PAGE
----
I learned this watching a movie made in 1982 called “Remembrance of Love” starring Kirk Douglas, Chana Eden and Pam Dawber where two young lovers were split apart by the Nazis and Douglas’s character went to a Holocaust event in Israel to see if she was still alive. Clary played himself in the film as an ambassador to these Holocaust survivors.

Per Wikipedia, here is Clary’s early story:

“Born in 1926 in Paris, France, Clary was the youngest of 14 children, 10 of whom would die in the Holocaust. At the age of twelve, he began a career singing professionally on a French radio station and also studied art in Paris. In 1942, because he was Jewish, he was deported to the Nazi concentration camp at Ottmuth, in Upper Silesia (now Otmęt, Poland). He was tattooed with the identification ‘A5714’ on his left forearm. He was later sent to Buchenwald concentration camp.

At Buchenwald, he sang to an audience of SS soldiers every other Sunday, accompanied by an accordionist. He said, ‘Singing, entertaining, and being in kind of good health at my age, that’s why I survived. I was very immature and young and not really fully realizing what situation I was involved with … I don’t know if I would have survived if I really knew that.

Writing about his experience, Clary said,

‘We were not even human beings. When we got to Buchenwald, the SS shoved us into a shower room to spend the night. I had heard the rumours about the dummy shower heads that were gas jets. I thought, ‘This is it.’ But no, it was just a place to sleep. The first eight days there, the Germans kept us without a crumb to eat. We were hanging on to life by pure guts, sleeping on top of each other, every morning waking up to find a new corpse next to you. … The whole experience was a complete nightmare — the way they treated us, what we had to do to survive. We were less than animals. Sometimes I dream about those days. I wake up in a sweat terrified for fear I’m about to be sent away to a concentration camp, but I don’t hold a grudge because that’s a great waste of time. Yes, there’s something dark in the human soul. For the most part, human beings are not very nice. That’s why when you find those who are, you cherish them.'”

Clary published a memoir, From the Holocaust to Hogan’s Heroes: The Autobiography of Robert Clary, in 2001. Rather than summarize his career before and after “Hogan’s Heroes,” I encourage you to link to the Wikipedia article on his behalf. He was often asked to distinguish between the fictional POW camp and the real concentration camp he survived.

“Stalag 13 is not a concentration camp. It’s a POW camp, and that’s a world of difference. You never heard of a prisoner of war being gassed or hanged. When the show went on the air, people asked me if I had any qualms about doing a comedy series dealing with Nazis and concentration camps. I had to explain that it was about prisoners of war in a Stalag, not a concentration camp, and although I did not want to diminish what soldiers went through during their internments, it was like night and day from what people endured in concentration camps.”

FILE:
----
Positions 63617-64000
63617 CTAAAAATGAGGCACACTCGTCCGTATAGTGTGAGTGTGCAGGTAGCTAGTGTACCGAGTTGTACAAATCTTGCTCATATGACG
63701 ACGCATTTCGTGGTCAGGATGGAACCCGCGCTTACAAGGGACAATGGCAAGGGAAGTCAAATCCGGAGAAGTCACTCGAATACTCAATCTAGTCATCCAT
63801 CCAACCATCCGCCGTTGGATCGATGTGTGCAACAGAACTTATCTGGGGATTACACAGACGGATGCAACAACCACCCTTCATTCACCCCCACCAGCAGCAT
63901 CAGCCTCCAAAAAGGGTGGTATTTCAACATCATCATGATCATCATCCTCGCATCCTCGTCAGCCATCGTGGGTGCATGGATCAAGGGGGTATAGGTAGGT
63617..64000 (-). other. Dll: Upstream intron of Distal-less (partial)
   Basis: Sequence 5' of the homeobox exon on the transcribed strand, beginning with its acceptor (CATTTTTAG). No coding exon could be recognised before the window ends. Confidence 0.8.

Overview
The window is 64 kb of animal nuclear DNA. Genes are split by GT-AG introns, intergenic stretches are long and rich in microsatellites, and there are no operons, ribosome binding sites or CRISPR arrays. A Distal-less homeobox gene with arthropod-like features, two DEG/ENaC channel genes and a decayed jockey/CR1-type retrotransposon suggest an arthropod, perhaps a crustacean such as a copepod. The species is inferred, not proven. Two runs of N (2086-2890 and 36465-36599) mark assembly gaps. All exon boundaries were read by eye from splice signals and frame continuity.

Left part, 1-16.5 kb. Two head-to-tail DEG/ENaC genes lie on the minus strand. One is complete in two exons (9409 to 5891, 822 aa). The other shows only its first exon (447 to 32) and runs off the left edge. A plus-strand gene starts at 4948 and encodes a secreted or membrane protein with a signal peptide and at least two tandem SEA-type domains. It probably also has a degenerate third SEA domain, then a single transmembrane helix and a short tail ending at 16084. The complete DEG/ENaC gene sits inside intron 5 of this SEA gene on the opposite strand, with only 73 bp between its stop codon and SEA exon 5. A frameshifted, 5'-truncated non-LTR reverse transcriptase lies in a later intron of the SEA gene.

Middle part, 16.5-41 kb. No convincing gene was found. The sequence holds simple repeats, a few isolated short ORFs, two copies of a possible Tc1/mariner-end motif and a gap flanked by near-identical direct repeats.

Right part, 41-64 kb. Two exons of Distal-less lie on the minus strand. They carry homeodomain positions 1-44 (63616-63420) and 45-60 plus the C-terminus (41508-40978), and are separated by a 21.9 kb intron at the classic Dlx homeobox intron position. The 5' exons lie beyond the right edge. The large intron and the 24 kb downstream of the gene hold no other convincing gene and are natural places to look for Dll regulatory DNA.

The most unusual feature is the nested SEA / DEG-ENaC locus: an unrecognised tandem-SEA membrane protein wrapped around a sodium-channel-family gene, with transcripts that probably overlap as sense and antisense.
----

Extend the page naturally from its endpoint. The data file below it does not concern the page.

To this day, there are people with hard-hearted and hateful motives who want people to believe the Holocaust did not happen, that over 6 million Jews, gays and lesbians and gypsies were not exterminated by the Nazis in World War II. This is not only a blatant attempt at disinformation, it truly is evil. It is on par with people trying to white wash all the bad things in history committed by humans against one another and the Holocaust ranks as one of the greatest atrocities in our history. These Jews and others were arrested, stripped, starved and gassed, because of some lunatic idea set forth by Adolph Hitler and his henchmen.

Interestingly, Clary remains alive and well at the age of 96, one of the last two survivors from the “Hogan’s Heroes” show. Yet, he said he still has nightmares at this age and lost many of his siblings due the Nazi genocide. We must never forget what happened to Clary and his family among the multiple millions of Jews and others that were impacted.

https://en.wikipedia.org/wiki/Robert_Clary

We need religious leaders not cult leaders

One of my pet peeves is witnessing bigotry from the pulpit. To me, it is one of the more egregious abuses of power, as we look to our ministers to be among our better angels. One thing I have sadly learned over my worship, volunteer and business life is just because one is portrayed as pious, does not mean they are without fault.

To be frank, we need our ministers, rabbis, priests, imams, and other faith leaders to be religious leaders not cult leaders. We need our religious leaders to inspire us, counsel us, and guide us to be on and remain on a good path forward. We do not leaders to tell us who to hate, who to distrust, or who is less deserving of grace, using religious text as a weapon.

Former president Jimmy Carter is arguably one of the best ex-presidents we have ever had. His good works and good deeds around the world have helped eradicate exposure to a parasite in some third world countries, have helped shape peace agreements, and have bolstered Habitat for Humanity as he has been an ambassador for his country and the disenfranchised. He has also written around thirty books and taught Sunday school on a routine basis.

He is the kind of religious leader that we need. He often cites the context of the Christian bible rather pulling excerpts to demonize people with. He notes, taken out of context, almost any religious text can be used to put people down. In his words, that misses the point. He would look to those words in red in the Christian bible that say something like he who is without sin shall cast the first stone.

There is a reason some churches are seeing fall off in membership. Some of it is a self-fulfilling mission – when you teach a message of exclusion, people feel excluded and stay away. Even those who feel included may stay away as they don’t like the exclusive messaging. Religion is at its finest when it includes, but it is at its worst when it excludes.

A religious leader can make that kind of difference.